and the output result is given by the distribution:

            But what's the relationship between the matrix and the formula? What's happened with method M? I really need your help.



            Answered 2022-Mar-25 at 18:18

            Pauli Z matrix defines the basis in which the measurement is performed. A measurement in the Pauli Z basis is the same as the computational basis measurement, projecting the state onto one of the states |0⟩ or |1⟩ (the eigenstates of Pauli Z matrix).

            I'm not up for spelling the math here, since classical StackOverflow doesn't support LaTeX. You can find a good tutorial on single-qubit measurements in Q# in the Quantum Katas project.

            Source https://stackoverflow.com/questions/71617443


            where can I get the detailed tutorial or document for Q# machine learning
            Asked 2022-Mar-25 at 17:34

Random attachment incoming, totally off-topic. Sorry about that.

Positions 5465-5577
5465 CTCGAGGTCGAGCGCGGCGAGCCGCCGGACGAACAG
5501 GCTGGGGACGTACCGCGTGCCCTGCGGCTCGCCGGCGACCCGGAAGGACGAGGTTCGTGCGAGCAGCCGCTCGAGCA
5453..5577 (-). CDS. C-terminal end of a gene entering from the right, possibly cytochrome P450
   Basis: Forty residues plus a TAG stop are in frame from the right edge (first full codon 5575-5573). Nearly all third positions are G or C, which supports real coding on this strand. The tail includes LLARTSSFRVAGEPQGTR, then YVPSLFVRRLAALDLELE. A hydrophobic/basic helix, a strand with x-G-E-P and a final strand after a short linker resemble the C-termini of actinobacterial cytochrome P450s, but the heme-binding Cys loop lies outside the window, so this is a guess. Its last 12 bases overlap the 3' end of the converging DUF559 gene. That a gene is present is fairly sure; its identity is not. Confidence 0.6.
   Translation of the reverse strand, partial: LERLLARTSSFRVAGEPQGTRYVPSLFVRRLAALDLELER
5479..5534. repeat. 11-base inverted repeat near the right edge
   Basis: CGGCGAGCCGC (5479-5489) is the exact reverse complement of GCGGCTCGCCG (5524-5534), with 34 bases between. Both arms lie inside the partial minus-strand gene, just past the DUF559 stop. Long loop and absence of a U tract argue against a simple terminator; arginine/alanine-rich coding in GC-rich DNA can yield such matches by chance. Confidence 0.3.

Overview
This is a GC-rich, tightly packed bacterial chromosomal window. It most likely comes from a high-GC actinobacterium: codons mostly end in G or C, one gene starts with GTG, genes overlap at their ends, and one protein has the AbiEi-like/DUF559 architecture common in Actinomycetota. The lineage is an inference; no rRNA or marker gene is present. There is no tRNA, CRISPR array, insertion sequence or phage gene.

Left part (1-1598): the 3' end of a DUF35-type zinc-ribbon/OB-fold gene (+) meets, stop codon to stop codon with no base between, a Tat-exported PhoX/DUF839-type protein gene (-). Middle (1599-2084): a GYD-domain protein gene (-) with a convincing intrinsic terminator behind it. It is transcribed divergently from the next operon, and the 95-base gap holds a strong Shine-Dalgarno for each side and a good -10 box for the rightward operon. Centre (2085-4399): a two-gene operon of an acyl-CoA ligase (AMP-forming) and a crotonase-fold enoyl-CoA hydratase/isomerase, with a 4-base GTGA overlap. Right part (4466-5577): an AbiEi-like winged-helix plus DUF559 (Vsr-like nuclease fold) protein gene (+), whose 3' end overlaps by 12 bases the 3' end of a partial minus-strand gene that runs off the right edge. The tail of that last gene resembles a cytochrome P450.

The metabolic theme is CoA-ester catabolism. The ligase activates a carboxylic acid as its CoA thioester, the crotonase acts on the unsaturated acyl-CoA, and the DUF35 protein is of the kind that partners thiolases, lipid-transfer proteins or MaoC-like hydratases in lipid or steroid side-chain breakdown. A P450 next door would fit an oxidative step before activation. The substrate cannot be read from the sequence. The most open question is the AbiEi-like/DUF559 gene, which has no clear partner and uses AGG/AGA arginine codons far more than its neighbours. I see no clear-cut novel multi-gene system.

Recently, I'm learning the Q# language for machine learning. The sample of half-moons has been run correctly. Now I want to learn the detail of the code. But there is too little explanation to find. There are too many methods I can't understand and there are no introductions in detail. For example, it only explains the name, parameters for the method, but no further information. I really can't understand it. So is there an exits detailed document for machine learning for beginners? Thank u very much.

            how to get the detained document



            Answered 2022-Mar-25 at 17:34

            Q# machine learning library implements one specific approach, circuit-centric quantum classifiers. You can find the documentation for this approach at https://docs.microsoft.com/en-us/azure/quantum/user-guide/libraries/machine-learning/intro and the subsequent pages in that section. The paper it's based on is 'Circuit-centric quantum classifiers', Maria Schuld, Alex Bocharov, Krysta Svore and Nathan Wiebe.